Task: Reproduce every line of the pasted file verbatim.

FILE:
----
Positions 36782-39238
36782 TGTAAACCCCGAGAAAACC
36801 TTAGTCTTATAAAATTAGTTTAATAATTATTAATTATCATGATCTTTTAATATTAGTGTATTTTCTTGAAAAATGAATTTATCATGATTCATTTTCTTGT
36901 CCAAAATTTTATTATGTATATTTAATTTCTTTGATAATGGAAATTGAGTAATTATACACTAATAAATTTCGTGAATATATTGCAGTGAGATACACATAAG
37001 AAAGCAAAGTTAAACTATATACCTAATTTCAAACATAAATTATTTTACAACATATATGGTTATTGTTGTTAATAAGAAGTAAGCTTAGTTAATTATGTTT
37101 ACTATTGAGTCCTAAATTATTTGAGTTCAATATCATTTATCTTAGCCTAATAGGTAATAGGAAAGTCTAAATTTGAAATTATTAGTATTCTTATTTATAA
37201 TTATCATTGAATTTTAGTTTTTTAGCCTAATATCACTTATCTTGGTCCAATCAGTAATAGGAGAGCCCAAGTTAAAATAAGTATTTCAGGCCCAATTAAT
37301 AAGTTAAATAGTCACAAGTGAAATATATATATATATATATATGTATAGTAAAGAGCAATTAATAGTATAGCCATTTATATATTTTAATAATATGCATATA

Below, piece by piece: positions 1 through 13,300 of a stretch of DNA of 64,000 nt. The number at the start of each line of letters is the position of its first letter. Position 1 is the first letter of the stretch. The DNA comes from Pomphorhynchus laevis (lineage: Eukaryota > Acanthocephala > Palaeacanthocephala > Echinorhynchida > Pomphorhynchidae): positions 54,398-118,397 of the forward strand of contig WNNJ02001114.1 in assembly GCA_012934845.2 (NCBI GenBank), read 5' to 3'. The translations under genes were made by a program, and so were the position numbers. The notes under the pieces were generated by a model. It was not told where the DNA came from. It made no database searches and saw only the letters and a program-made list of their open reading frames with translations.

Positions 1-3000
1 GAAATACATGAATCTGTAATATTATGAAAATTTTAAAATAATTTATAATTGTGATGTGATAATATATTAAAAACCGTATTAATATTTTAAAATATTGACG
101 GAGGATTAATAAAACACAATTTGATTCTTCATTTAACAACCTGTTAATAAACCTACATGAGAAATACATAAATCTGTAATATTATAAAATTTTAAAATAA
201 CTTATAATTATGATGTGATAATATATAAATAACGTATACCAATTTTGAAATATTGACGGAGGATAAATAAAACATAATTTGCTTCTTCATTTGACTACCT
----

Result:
Positions 36782-39238
36782 TGTAAACCCCGAGAAAACC
36801 TTAGTCTTATAAAATTAGTTTAATAATTATTAATTATCATGATCTTTTAATATTAGTGTATTTTCTTGAAAAATGAATTTATCATGATTCATTTTCTTGT
36901 CCAAAATTTTATTATGTATATTTAATTTCTTTGATAATGGAAATTGAGTAATTATACACTAATAAATTTCGTGAATATATTGCAGTGAGATACACATAAG
37001 AAAGCAAAGTTAAACTATATACCTAATTTCAAACATAAATTATTTTACAACATATATGGTTATTGTTGTTAATAAGAAGTAAGCTTAGTTAATTATGTTT
37101 ACTATTGAGTCCTAAATTATTTGAGTTCAATATCATTTATCTTAGCCTAATAGGTAATAGGAAAGTCTAAATTTGAAATTATTAGTATTCTTATTTATAA
37201 TTATCATTGAATTTTAGTTTTTTAGCCTAATATCACTTATCTTGGTCCAATCAGTAATAGGAGAGCCCAAGTTAAAATAAGTATTTCAGGCCCAATTAAT
37301 AAGTTAAATAGTCACAAGTGAAATATATATATATATATATATGTATAGTAAAGAGCAATTAATAGTATAGCCATTTATATATTTTAATAATATGCATATA

Below, piece by piece: positions 1 through 13,300 of a stretch of DNA of 64,000 nt. The number at the start of each line of letters is the position of its first letter. Position 1 is the first letter of the stretch. The DNA comes from Pomphorhynchus laevis (lineage: Eukaryota > Acanthocephala > Palaeacanthocephala > Echinorhynchida > Pomphorhynchidae): positions 54,398-118,397 of the forward strand of contig WNNJ02001114.1 in assembly GCA_012934845.2 (NCBI GenBank), read 5' to 3'. The translations under genes were made by a program, and so were the position numbers. The notes under the pieces were generated by a model. It was not told where the DNA came from. It made no database searches and saw only the letters and a program-made list of their open reading frames with translations.

Positions 1-3000
1 GAAATACATGAATCTGTAATATTATGAAAATTTTAAAATAATTTATAATTGTGATGTGATAATATATTAAAAACCGTATTAATATTTTAAAATATTGACG
101 GAGGATTAATAAAACACAATTTGATTCTTCATTTAACAACCTGTTAATAAACCTACATGAGAAATACATAAATCTGTAATATTATAAAATTTTAAAATAA
201 CTTATAATTATGATGTGATAATATATAAATAACGTATACCAATTTTGAAATATTGACGGAGGATAAATAAAACATAATTTGCTTCTTCATTTGACTACCT